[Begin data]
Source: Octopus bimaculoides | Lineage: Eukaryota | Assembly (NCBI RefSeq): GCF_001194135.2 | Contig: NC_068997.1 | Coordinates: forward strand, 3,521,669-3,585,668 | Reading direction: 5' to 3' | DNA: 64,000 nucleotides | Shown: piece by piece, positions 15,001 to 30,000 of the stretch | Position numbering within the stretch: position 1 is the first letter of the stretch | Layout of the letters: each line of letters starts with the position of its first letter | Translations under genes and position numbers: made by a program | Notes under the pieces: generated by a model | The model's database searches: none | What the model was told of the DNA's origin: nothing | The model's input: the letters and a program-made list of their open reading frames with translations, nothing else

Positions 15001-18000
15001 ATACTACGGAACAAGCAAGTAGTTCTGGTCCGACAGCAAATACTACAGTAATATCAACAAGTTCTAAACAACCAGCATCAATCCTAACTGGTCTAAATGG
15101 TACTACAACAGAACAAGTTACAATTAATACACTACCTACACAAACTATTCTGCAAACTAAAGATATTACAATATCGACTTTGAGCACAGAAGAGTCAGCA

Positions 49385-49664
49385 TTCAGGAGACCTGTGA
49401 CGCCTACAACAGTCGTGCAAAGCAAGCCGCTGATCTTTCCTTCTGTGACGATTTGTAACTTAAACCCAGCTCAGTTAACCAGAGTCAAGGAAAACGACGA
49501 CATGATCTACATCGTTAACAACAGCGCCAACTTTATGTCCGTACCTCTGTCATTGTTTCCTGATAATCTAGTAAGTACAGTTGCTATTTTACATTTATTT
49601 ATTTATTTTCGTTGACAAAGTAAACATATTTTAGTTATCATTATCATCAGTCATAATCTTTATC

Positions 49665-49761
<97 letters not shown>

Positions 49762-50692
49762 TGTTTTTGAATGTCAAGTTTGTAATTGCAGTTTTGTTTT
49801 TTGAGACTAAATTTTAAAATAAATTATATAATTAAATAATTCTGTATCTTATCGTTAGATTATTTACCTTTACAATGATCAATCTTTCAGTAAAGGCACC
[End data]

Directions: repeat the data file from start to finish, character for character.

Source: Octopus bimaculoides | Lineage: Eukaryota | Assembly (NCBI RefSeq): GCF_001194135.2 | Contig: NC_068997.1 | Coordinates: forward strand, 3,521,669-3,585,668 | Reading direction: 5' to 3' | DNA: 64,000 nucleotides | Shown: piece by piece, positions 15,001 to 30,000 of the stretch | Position numbering within the stretch: position 1 is the first letter of the stretch | Layout of the letters: each line of letters starts with the position of its first letter | Translations under genes and position numbers: made by a program | Notes under the pieces: generated by a model | The model's database searches: none | What the model was told of the DNA's origin: nothing | The model's input: the letters and a program-made list of their open reading frames with translations, nothing else

Positions 15001-18000
15001 ATACTACGGAACAAGCAAGTAGTTCTGGTCCGACAGCAAATACTACAGTAATATCAACAAGTTCTAAACAACCAGCATCAATCCTAACTGGTCTAAATGG
15101 TACTACAACAGAACAAGTTACAATTAATACACTACCTACACAAACTATTCTGCAAACTAAAGATATTACAATATCGACTTTGAGCACAGAAGAGTCAGCA

Positions 49385-49664
49385 TTCAGGAGACCTGTGA
49401 CGCCTACAACAGTCGTGCAAAGCAAGCCGCTGATCTTTCCTTCTGTGACGATTTGTAACTTAAACCCAGCTCAGTTAACCAGAGTCAAGGAAAACGACGA
49501 CATGATCTACATCGTTAACAACAGCGCCAACTTTATGTCCGTACCTCTGTCATTGTTTCCTGATAATCTAGTAAGTACAGTTGCTATTTTACATTTATTT
49601 ATTTATTTTCGTTGACAAAGTAAACATATTTTAGTTATCATTATCATCAGTCATAATCTTTATC

Positions 49665-49761
<97 letters not shown>

Positions 49762-50692
49762 TGTTTTTGAATGTCAAGTTTGTAATTGCAGTTTTGTTTT
49801 TTGAGACTAAATTTTAAAATAAATTATATAATTAAATAATTCTGTATCTTATCGTTAGATTATTTACCTTTACAATGATCAATCTTTCAGTAAAGGCACC